GLK350 Review: In case you haven’t been paying attention,
Mercedes-Benz offers a remarkable range of vehicles these days. There’s
the relatively modest C Class sedan all the way up to the stately, yet
invigorating, S Class sedan.
And how about that R
Class, um, multi-person transportation module (minivan?). Bordering the
brand are the Smart microcar and the Maybach super luxury cruiser.
Then there are the
SUVs. The GLK is the latest weapon in Mercedes’ multi prong attack on
the segment. This new car enters below the American-built, midsize M
Class, full size GL Class and paramilitary G Class. It gives Mercedes a
weapon against BMW’s X3, Audi Q5, and various Japanese luxury brand
You can detect
inspiration from the GL in its general shape, with a touch of ancestral
boxiness from the G Class. There’s also a little Jeep in there, perhaps
from the brand’s years of association with now divorced Chrysler.
Although the GLK is
meant for on-road use by regular folks in civilized places, it attended
the corporate equivalent of automotive boot camp. Fire and ice testing
takes sample units to the heat of the Namibian desert and the frigid
Arctic Circle to see if the company can break the car before you ever
see it. As a program graduate, the GLK is the Navy Seal of compact SUVs.
But it’s a luxury
vehicle too. Inside, the seats are firm and supportive, putting you in
an alert, upright position. The interior, while as angular as the body,
still features burl walnut trim, wade swaths of brushed metallic trim
garnished with a chrome strip, and the usual range of comfort and
convenience features you’d expect.
automatic climate controls, a trip computer, and power windows, locks
and mirrors. You get cruise control, a leather-wrapped steering wheel
with audio controls, and a Bluetooth interface for your phone.
The goal is to offer
“Mercedesness” at a reasonable price point and responsible size. As part
of that mission, the GLK uses a 3.5-liter V6 that gets 16 mpg City, 21
mpg Highway. My Steel Gray test car averaged, over a multi-journalist
logged 3,313 miles, 19.1 mpg, better than many other all-wheel-drive
The 268-horsepower V6,
which runs through a seven-speed automatic, can pull the car from zero
to 60 in about 6.5 seconds and tops out at 143 mph (I didn’t test this
latter figure myself).
You can push a button
to change the automatic’s shift patterns. Selecting S (sport) sensitizes
accelerator pedal response and moves the shift points for more exciting
driving. The C (comfort) setting yields better fuel economy. The
automatic has a San Francisco-friendly hill-holder setting.
There are lots of high
tech features that distinguish the GLK from ordinary compact SUVs. The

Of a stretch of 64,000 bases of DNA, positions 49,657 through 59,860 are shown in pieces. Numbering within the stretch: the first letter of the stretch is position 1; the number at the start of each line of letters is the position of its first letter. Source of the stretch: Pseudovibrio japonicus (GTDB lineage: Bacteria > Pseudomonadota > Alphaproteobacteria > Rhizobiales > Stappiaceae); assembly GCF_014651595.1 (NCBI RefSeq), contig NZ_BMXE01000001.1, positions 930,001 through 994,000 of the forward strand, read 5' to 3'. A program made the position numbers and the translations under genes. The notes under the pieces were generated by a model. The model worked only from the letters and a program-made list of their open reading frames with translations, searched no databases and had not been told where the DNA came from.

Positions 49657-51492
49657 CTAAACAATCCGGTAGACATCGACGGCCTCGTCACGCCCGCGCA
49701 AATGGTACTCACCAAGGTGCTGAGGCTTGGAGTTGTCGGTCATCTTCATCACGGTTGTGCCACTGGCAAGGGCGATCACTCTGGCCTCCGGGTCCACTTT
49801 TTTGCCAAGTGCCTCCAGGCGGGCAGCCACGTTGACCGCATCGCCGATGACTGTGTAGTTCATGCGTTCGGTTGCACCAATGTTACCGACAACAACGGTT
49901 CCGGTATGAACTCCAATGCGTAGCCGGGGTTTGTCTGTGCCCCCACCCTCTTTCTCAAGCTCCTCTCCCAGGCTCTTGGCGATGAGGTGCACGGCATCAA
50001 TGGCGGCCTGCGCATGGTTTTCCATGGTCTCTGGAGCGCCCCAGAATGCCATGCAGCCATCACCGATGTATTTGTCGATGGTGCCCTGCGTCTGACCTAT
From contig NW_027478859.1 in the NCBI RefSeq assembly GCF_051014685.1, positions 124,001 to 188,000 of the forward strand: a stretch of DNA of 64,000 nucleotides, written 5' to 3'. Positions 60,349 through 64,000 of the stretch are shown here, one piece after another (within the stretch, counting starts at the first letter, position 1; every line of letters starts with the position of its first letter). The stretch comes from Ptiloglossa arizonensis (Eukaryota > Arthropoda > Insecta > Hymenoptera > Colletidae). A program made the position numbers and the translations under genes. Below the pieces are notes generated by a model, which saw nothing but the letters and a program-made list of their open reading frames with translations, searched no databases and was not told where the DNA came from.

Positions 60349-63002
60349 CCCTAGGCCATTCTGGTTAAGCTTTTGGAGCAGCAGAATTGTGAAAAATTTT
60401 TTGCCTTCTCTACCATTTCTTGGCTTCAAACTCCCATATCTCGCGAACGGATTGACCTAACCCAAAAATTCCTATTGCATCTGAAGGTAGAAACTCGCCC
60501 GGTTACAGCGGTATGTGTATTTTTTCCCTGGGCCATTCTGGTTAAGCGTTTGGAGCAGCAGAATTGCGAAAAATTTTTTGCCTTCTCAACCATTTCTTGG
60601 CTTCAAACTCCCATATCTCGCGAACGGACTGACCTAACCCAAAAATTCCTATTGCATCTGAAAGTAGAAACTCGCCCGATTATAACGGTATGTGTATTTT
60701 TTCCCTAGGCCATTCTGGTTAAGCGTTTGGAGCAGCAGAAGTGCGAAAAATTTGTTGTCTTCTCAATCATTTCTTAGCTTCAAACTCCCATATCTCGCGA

Agility Control suspension provides “amplitude-responsive damping” that
changes depending on driving conditions. It keeps the suspension nice
and comfortable under normal driving, but tightens it up for brisker
driving or under evasive maneuvering, for example when you discover a
tree in the road as you round the bend.
Adaptive braking varies
stopping response depending on circumstances, and initiates faster than
an unassisted drive could. Antilock braking works with Acceleration Skid
Control to help you avoid trouble.
Based on Mercedes’ more
than 60 years of research, testing and simulations, the ARAMIS system
customizes the car’s crash response depending on severity. Front and
rear crush zones absorb impact while a strong passenger cell prevents
intrusion. A careful collection of airbags steps in to cushion the blow.
And I thought Aramis was a cologne.
Despite being well
equipped out the gate, you can add a lot more to a GLK, and my tester
flaunted nearly $10,000 worth. These included everything from the Tele
Aid emergency system, heated front seats (why is this $740 extra?), and
the Premium and Multimedia Packages.
The Premium Package
adds things like memory for multiple drivers’ seat, mirror and steering
column settings, autodimming exterior mirrors, a panoramic sunroof, and
Sirius satellite radio. The Multimedia package brings in a superb
Harman/Kardon audio system, rearview camera, and voice control for the
telephone, radio and navigation applications, among other things.
All of this bonus
equipment drove the car’s $35,900 base price to an as-tested total of
$46,345, including destination charges. Despite its compact dimensions,
the GLK felt like it was worth the price.
I wasn’t keen on
climbing over the optional brushed aluminum running boards and the
navigation system was a little annoying to use with the COMAND system
dial (should have worked on those voice commands), but the GLK is a true
Mercedes-Benz, German-built, and ready to take you and your small family
wherever you need to go in comfort and style, and with a dash of
By Steve Schaefer
© AutoWire.Net - San Francisco
Byline: Mercedes Review provided by Tony
Leopardo © AutoWire.Net
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Column Name: The goal
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